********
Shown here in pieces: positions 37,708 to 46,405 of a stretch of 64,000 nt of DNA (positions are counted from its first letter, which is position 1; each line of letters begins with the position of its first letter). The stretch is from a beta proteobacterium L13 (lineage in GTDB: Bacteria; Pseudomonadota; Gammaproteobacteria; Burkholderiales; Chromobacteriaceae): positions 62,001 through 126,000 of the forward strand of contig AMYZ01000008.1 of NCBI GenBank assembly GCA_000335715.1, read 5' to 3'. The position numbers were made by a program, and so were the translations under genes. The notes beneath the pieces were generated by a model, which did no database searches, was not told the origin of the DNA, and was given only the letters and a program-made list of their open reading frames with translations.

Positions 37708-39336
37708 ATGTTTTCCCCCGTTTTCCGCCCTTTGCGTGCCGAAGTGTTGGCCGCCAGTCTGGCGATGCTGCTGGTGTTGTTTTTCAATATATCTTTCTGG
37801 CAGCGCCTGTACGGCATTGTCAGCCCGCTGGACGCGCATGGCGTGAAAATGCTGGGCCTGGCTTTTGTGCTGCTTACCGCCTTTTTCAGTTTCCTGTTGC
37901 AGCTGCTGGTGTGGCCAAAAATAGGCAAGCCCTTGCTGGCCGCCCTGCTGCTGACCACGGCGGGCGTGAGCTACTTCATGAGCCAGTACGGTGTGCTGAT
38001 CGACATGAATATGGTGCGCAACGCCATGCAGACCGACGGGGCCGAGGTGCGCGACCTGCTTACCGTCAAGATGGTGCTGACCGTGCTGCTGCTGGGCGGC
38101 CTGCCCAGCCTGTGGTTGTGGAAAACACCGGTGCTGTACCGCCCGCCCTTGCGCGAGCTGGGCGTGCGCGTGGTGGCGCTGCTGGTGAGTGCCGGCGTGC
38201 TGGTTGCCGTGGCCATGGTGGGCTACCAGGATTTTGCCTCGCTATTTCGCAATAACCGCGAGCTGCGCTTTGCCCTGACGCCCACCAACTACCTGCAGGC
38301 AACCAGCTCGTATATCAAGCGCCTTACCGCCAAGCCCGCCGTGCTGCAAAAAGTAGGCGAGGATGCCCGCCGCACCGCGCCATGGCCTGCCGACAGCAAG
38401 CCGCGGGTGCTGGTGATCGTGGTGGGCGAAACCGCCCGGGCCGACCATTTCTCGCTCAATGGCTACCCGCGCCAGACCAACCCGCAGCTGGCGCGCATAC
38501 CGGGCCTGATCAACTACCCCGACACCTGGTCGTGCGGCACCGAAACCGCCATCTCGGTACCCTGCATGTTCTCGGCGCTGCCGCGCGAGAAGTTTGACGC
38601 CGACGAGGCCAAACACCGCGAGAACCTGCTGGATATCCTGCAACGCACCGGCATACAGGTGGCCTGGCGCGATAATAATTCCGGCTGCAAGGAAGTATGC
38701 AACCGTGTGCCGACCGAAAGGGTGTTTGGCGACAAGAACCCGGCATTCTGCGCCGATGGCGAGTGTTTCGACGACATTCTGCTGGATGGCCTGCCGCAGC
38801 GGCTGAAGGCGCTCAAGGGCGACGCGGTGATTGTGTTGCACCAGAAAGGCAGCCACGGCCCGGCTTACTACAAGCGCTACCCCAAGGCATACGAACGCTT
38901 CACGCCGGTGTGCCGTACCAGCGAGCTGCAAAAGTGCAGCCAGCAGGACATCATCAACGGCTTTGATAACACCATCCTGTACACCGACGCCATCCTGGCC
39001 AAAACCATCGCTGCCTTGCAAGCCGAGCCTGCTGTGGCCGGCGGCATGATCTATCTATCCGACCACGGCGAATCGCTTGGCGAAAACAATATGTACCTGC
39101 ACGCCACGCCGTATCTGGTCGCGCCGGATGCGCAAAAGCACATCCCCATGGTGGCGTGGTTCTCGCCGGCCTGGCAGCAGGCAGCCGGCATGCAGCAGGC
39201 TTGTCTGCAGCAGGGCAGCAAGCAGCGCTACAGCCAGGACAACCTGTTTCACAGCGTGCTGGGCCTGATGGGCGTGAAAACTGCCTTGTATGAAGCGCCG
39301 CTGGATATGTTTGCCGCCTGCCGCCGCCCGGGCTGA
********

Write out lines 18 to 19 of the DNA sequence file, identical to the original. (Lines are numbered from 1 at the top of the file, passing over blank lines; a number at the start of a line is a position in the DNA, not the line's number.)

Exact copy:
39201 TTGTCTGCAGCAGGGCAGCAAGCAGCGCTACAGCCAGGACAACCTGTTTCACAGCGTGCTGGGCCTGATGGGCGTGAAAACTGCCTTGTATGAAGCGCCG
39301 CTGGATATGTTTGCCGCCTGCCGCCGCCCGGGCTGA